OUT OF THE PAST

50 Years Ago

Feb. 17, 1971

Dr. Charles F. Phillips Jr., 36, a professor of economics at Washington and Lee University and member of Lexington City Council, announced his candidacy for mayor of Lexington.

Walter Johnson, an employee at Lees Carpets, obtained a patent for a device he invented that facilitated the sewing of binding on carpet.

White Front Super Market advertized a sale on Falstaff Beef, 99 cents for a six pack.

The Rev. John H. Burns and his family moved into the parsonage of the Collierstown Baptist Church.

20 Years Ago

Feb. 21, 2001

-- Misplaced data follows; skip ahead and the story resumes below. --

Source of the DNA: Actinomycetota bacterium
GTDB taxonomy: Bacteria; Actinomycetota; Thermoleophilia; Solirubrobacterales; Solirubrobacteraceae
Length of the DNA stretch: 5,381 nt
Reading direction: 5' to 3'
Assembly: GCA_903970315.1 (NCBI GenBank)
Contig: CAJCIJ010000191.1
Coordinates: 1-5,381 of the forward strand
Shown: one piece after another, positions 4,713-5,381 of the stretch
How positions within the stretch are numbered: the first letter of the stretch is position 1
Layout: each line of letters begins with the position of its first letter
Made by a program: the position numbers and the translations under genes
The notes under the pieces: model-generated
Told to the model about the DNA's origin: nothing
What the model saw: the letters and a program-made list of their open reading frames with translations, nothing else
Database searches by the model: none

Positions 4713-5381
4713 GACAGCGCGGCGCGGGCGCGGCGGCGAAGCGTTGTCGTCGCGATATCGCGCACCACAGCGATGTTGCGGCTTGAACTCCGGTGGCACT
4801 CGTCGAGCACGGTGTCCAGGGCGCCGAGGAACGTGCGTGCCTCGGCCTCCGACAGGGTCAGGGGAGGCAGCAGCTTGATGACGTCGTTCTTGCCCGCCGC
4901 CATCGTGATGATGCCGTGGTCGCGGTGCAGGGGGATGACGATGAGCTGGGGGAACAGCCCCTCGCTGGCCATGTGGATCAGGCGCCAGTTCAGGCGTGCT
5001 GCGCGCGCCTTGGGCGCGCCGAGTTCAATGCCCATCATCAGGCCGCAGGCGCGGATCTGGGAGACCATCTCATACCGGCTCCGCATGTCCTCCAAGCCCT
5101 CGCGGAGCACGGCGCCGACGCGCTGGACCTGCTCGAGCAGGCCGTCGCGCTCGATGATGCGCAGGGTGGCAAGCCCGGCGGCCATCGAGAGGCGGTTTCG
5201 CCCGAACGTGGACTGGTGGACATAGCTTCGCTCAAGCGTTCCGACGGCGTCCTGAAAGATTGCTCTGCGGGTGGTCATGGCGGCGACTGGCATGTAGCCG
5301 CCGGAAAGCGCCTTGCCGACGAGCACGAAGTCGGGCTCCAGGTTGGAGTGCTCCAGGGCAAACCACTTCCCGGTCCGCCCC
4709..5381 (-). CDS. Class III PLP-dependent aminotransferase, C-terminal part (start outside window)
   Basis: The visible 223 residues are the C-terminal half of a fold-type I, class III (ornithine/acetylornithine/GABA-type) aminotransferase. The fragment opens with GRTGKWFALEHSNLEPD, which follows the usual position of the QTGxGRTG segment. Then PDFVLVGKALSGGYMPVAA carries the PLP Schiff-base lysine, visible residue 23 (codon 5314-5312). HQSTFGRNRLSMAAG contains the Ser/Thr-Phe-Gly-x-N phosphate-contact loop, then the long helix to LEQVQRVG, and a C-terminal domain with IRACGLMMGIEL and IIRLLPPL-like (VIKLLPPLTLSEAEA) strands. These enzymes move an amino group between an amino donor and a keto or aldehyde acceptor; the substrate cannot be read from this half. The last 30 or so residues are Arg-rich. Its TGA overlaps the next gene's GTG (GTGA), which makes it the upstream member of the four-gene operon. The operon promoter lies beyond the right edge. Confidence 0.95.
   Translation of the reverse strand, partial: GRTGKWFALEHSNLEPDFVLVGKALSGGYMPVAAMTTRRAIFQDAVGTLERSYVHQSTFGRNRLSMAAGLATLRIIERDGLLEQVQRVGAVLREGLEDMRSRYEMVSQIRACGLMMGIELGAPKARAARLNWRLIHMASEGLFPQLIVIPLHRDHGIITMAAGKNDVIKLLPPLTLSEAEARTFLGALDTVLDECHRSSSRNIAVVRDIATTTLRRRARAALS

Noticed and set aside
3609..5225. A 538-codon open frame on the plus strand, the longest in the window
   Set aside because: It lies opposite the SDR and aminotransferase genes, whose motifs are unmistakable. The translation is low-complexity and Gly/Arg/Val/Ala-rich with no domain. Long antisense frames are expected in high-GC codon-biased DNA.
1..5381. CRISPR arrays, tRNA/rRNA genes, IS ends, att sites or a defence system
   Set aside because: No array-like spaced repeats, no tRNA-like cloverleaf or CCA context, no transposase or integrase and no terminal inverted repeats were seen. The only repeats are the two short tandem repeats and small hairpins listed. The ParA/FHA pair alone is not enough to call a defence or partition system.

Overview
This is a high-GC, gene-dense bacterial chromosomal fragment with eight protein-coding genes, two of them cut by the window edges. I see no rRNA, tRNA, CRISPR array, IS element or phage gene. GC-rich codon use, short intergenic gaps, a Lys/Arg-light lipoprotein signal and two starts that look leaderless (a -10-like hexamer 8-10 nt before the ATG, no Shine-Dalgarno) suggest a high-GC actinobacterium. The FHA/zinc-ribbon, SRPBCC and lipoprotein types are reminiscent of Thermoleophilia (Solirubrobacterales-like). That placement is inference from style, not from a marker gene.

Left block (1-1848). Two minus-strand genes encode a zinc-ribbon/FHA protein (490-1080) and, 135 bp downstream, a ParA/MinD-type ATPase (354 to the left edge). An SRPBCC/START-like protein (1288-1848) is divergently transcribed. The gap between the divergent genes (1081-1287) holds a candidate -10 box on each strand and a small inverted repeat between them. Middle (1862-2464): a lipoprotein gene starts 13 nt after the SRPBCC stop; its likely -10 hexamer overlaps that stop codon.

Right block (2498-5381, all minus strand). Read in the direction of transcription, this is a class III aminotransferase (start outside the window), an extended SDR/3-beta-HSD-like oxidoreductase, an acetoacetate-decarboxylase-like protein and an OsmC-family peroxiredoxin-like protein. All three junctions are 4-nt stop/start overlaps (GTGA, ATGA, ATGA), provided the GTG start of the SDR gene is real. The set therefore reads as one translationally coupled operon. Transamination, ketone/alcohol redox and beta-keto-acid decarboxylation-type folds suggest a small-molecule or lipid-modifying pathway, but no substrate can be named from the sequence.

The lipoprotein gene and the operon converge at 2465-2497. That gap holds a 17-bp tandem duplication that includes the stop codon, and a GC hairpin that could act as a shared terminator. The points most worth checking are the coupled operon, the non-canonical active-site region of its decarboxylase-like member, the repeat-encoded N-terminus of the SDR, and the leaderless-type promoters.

Lexington became the second locality in the state to endorse a moratorium on executions in Virginia.

Following a rave review published in the Wall Street Journal, Cocoa Mill Chocolate Co. experienced a serious uptick in sales and had to shut down for two days to keep up with the demand for its chocolate.

Students at Rockbridge County High School who arrived at school wearing their seatbelts were rewarded with cans of soda by deputies with the Rockbridge Sheriff’s Department. The free drinks were part of a week-long campaign to raise awareness on the importance of buckling up while driving.

Longtime NASCAR driver and Rockbridge Baths resident Rick Mast reflected on the sudden death of seven-time Winston Cup champion Dale Earnhardt. “There’s a void now,” Mast said. “There’s nobody out there like Earnhardt.”

The News-Gazette

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